WILKINSBURG (KDKA) - A group of Pittsburgh firefighters are being called heroes for putting their lives on the line in a Friday morning fire in Wilkinsburg.
A family of four was awakened Friday morning by a fire that sent thick smoke through their home in the 1000-block of Ross Avenue.
"It was like looking at fog, it was foggy. You couldn't smell, you couldn't breathe, it was so hard," victim Kenya Felder said. "My baby, I had to run up to the third floor to get my baby."
Felder and her small child and mother got out safely, but her 86-year-old grandmother, who cannot walk, was trapped on the second floor.
"My grandmother, she couldn't move," Felder said. "I didn't know what I was going to do. I thought I was going to lose her."
A neighbor took a picture of firefighters rescuing the grandmother, who only had a few seconds to get out. By then, the fire jumped to three alarms, and flames engulfed the top floors of the structure, causing imminent danger for firefighters on the second floor. Within seconds, seven firefighters were trapped and had to jump or go down a ladder head-first.
"They had to literally jump off the roof for them to not get seriously hurt," neighbor Kevin Jermany said.
Mayor Bill Peduto and Chief Darryl Jones went to local hospitals to visit the injured firefighters, who suffered burns and broken bones.
"To each of them, I wanted to say thank you from the people of Pittsburgh," Mayor Peduto said. "They saved an elderly woman's life, who would not be with us this afternoon had they not put their own lives in jeopardy."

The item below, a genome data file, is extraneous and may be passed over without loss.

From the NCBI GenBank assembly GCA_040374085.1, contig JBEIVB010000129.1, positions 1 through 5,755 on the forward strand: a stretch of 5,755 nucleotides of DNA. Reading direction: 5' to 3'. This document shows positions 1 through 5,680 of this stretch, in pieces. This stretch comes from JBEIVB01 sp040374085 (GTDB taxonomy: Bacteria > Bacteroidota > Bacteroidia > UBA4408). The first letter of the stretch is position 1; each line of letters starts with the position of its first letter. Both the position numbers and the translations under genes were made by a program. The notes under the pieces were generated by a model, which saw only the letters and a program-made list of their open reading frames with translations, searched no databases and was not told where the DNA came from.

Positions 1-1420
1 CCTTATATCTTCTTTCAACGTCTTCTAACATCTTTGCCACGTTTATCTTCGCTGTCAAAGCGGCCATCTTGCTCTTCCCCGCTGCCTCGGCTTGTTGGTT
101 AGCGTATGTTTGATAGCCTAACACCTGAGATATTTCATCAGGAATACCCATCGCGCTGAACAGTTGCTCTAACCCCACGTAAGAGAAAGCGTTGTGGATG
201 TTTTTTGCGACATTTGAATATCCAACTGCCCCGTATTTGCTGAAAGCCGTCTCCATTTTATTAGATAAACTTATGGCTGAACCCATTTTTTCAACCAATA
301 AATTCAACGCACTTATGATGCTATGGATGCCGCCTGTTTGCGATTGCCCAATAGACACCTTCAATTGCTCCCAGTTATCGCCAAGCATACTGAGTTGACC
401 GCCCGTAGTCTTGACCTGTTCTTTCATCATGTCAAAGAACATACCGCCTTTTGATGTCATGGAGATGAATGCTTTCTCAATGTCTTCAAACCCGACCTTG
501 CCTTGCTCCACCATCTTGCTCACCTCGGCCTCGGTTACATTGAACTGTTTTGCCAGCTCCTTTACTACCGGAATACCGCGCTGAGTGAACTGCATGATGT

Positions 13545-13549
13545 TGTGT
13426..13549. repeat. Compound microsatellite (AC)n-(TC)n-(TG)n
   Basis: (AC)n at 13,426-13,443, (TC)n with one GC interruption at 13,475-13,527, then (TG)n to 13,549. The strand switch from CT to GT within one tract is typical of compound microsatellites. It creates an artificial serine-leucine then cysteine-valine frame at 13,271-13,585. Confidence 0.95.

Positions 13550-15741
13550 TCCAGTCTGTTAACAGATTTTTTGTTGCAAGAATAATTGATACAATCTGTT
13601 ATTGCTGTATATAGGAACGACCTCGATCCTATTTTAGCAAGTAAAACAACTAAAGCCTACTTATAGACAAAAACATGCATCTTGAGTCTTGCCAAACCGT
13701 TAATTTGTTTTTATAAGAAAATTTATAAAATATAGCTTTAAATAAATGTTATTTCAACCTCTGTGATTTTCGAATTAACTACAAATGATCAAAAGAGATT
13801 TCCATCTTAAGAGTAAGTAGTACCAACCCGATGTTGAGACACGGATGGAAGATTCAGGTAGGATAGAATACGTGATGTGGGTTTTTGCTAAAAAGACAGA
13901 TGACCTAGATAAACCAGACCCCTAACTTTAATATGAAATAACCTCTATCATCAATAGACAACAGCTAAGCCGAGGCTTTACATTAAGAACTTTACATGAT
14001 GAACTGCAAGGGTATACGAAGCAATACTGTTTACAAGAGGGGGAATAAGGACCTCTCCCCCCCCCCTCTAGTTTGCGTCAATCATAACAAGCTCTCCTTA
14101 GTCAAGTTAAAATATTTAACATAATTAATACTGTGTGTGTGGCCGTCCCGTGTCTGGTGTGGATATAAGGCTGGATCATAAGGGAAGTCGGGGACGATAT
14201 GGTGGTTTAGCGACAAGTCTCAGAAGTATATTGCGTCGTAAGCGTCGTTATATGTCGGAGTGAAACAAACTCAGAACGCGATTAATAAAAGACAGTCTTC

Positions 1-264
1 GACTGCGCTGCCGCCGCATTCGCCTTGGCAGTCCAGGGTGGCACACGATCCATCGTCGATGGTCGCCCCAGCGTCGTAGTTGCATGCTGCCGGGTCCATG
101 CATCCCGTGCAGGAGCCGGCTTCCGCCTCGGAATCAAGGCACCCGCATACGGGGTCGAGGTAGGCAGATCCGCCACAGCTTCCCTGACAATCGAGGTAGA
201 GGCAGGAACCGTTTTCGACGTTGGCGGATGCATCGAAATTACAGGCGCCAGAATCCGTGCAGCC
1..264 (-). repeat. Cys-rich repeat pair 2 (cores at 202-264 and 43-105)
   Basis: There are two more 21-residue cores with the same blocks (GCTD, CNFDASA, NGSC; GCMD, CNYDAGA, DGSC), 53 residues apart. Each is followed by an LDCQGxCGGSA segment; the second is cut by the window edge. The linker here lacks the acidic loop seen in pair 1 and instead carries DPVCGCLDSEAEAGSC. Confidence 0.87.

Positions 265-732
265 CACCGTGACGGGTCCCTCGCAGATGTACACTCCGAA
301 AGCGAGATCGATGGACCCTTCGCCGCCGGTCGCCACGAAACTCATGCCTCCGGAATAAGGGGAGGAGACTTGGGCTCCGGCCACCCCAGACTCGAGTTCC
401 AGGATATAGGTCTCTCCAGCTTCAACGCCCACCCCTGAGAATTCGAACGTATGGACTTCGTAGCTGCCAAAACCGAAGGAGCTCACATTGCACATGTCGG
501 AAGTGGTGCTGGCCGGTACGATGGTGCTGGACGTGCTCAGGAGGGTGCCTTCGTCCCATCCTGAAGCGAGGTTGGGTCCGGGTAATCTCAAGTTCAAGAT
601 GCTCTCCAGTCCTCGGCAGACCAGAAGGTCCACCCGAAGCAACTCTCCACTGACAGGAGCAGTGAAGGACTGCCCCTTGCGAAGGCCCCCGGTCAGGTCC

"They will remain humble, they will tell you it's all in a day's work," Chief Darryl Jones said. "But I am here to tell you that I am very proud to be a part of this organization."
"It's devastating to lose your house in a fire and then to know the people that rescued you could have also died as well," Wilkinsburg City Council member Vanessa McCarthy-Johnson said.
She said the story of Friday's fire on Ross Avenue can only be described using one word -- heroic.
"I absolutely love the firefighters. They are some of the best people you'll ever want to meet. Personality-wise, very generous, offering their lives for my residents and all of us," McCarthy-Johnson said.
Almost offering their lives is what they did Friday.
"It was either bail or die," Chief Jones said.
This is a choice Chief Jones says firefighters rarely have to make.
"Whenever you have to bail out of a second floor window, although we practice it as part of our training, it is a last ditch effort. It's the last option you have," Chief Jones said.
McCarthy-Johnson says she knows it's no easy task to fight a fire. She says she shadowed some firefighters during training a couple years ago.
"That's where I learned my appreciation for firefighters. Dressed in full gear, head to toe. 80 pounds worth of gear. It takes a very special person," McCarthy-Johnson said.
"I told each one of them I appreciate their sacrifice that they made today. Because of them, a lady gets to live a little bit longer and a family gets to keep their parent and grandparent a little bit longer," Chief Jones said.
Three firefighters were admitted to Mercy Hospital. One suffered a broken back, and the others had severe burns. Another firefighter is being treated at West Penn Hospital. Officials hope they all will fully recover. Meanwhile, the cause of the fire remains under investigation.
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